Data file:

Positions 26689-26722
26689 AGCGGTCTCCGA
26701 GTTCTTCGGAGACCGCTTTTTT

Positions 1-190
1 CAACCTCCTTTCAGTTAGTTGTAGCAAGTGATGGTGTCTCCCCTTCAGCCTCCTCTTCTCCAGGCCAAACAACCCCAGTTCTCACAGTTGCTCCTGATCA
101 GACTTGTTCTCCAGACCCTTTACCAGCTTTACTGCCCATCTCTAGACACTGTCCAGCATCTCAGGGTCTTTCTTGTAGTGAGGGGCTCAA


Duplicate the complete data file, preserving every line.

Positions 26689-26722
26689 AGCGGTCTCCGA
26701 GTTCTTCGGAGACCGCTTTTTT

Positions 1-190
1 CAACCTCCTTTCAGTTAGTTGTAGCAAGTGATGGTGTCTCCCCTTCAGCCTCCTCTTCTCCAGGCCAAACAACCCCAGTTCTCACAGTTGCTCCTGATCA
101 GACTTGTTCTCCAGACCCTTTACCAGCTTTACTGCCCATCTCTAGACACTGTCCAGCATCTCAGGGTCTTTCTTGTAGTGAGGGGCTCAA